Russell Grenfell: Unconditional Hatred. German War Guilt and the Future of Europe, (Word – PDF) New York: THE DEVIN-ADAIR COMPANY, 1953 (In German: Bedingungsloser Haß),
«The author of this hard-hitting book came from an old English naval family. He served in the Royal Navy for over thirty years, participating in most of the decisive actions of World War I and subsequently helping to direct the Royal Navy Staff College.
Captain Grenfell’s books on naval strategy — Sea Power (1941), The Bismarck Episode (1948), Nelson the Sailor (1949), and Main Fleet to Singapore (1951) — are known throughout the English-speaking world for their brilliance and their clarity. They were given top priority by reviewers here and abroad.
This final book — Captain Grenfell died suddenly of unknown causes in 1954 as he was drafting a sequel to it — is a 21-gun broadside on policy rather than strategy; it touches on so many raw nerves, conflicts with so many prejudices and vested interests, that publication has had to take place in our still largely free and uncensored United States. No English publisher will touch it as of the present — nor has any important American reviewer recognized its existence.
Those who are still fighting World War II will not like this book; but those who are tired of the same old black-and-white clichés with regard to Germany will welcome it as a breath of fresh air. Unconditional Hatred will find its readership, despite an almost complete blackout by the press. The present printing includes the final corrections and last-minute additions of Captain Grenfell. «
«If the evidence I have set out in the last six chapters is reasonably accurate, it follows that the many thousands of British men and women, including a number of my own friends and acquaintances, who still believe that Germany alone was responsible for the two world wars, which she started deliberately, wickedly, and without provocation or excuse, are gravely mistaken. It is not their fault. To reach anything like a balanced judgment on this subject requires much more historical reading than the ordinary person has time to devote to such a purpose.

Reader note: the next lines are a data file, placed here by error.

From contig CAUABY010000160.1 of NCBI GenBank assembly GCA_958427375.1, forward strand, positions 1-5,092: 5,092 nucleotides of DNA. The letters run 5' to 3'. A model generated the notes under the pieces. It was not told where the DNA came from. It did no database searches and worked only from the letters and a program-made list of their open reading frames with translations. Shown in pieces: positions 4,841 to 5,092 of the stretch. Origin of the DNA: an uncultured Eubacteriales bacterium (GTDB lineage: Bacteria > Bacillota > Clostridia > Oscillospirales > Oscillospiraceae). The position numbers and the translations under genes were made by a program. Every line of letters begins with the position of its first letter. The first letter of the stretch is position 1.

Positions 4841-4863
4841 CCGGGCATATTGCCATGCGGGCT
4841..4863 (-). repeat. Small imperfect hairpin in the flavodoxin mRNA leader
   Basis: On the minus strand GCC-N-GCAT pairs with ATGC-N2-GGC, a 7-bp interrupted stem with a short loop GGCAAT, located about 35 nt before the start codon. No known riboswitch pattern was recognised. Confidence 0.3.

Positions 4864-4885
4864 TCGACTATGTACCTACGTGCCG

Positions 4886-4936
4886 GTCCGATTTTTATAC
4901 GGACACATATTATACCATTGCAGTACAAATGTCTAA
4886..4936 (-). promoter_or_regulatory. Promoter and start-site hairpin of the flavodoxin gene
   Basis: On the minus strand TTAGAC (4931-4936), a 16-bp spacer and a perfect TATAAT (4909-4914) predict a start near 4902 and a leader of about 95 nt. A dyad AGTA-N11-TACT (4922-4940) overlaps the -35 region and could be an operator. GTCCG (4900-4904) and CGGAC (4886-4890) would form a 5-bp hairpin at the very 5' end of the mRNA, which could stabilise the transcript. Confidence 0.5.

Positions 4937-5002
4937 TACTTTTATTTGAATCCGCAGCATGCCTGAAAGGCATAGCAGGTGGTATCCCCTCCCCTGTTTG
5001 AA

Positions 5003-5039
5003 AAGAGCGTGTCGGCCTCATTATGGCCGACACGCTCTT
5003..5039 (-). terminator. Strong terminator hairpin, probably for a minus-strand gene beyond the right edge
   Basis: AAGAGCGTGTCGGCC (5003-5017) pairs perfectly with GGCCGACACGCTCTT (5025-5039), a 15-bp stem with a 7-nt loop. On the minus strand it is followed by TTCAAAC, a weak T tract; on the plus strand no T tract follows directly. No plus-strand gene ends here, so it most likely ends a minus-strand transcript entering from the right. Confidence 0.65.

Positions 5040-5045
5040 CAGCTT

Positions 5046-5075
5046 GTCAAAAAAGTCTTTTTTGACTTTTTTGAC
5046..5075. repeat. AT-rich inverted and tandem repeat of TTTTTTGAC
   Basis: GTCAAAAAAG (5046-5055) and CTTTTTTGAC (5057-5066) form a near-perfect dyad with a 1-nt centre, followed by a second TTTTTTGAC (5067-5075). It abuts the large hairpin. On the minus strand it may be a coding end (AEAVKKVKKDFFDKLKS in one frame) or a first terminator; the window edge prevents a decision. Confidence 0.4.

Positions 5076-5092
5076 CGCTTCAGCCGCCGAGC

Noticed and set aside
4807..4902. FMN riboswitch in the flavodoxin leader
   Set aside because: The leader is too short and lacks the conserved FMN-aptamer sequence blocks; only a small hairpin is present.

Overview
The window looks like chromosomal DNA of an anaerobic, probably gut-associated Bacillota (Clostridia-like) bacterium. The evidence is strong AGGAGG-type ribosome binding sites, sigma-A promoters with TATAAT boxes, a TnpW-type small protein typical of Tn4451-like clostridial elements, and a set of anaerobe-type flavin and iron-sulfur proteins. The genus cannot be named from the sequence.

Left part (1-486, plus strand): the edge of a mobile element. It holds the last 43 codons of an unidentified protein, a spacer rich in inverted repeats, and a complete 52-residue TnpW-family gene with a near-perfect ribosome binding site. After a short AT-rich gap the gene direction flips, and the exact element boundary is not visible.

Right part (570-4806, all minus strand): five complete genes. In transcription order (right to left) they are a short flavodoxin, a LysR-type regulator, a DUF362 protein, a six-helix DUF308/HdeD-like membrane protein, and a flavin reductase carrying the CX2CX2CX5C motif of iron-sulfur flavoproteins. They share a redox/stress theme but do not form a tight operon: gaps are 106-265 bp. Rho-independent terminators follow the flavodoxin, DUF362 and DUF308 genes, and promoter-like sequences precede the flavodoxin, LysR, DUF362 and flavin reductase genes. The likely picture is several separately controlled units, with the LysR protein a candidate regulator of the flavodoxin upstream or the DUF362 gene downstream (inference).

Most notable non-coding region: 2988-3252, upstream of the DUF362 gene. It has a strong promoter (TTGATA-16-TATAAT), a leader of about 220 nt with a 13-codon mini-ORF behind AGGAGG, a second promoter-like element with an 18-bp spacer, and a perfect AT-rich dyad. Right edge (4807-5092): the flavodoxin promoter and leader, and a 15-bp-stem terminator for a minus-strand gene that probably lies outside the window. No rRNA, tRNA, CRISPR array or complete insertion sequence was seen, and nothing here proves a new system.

We were, moreover, told repeatedly by our leaders during the war years that the Germans had done all this. Mr. Churchill, whose influence in shaping national opinion about the enemy was enormous, kept on saying that they had started both wars, in just those words. According to him, Germany was the one and only aggressor; the world pest. Mr. Churchill seemed to think that if Germany could be utterly
crushed, the rest of the world could resume its peaceful ways;
But the complete and absolute victory of the Anglo/American Allies, the necessary prelude to the intended extirpations, had hardly taken place when it crumbled into dust in their hands. The smashing of the German Reich and war machine did not remove «all our evils,» as Mr. Churchill had predicted. No sooner was the German military ‘menace’ out of the way than the ugly scowling form of a new danger was to be seen standing malevolently in its place. Hostile, militant Russian Communism had moved quickly into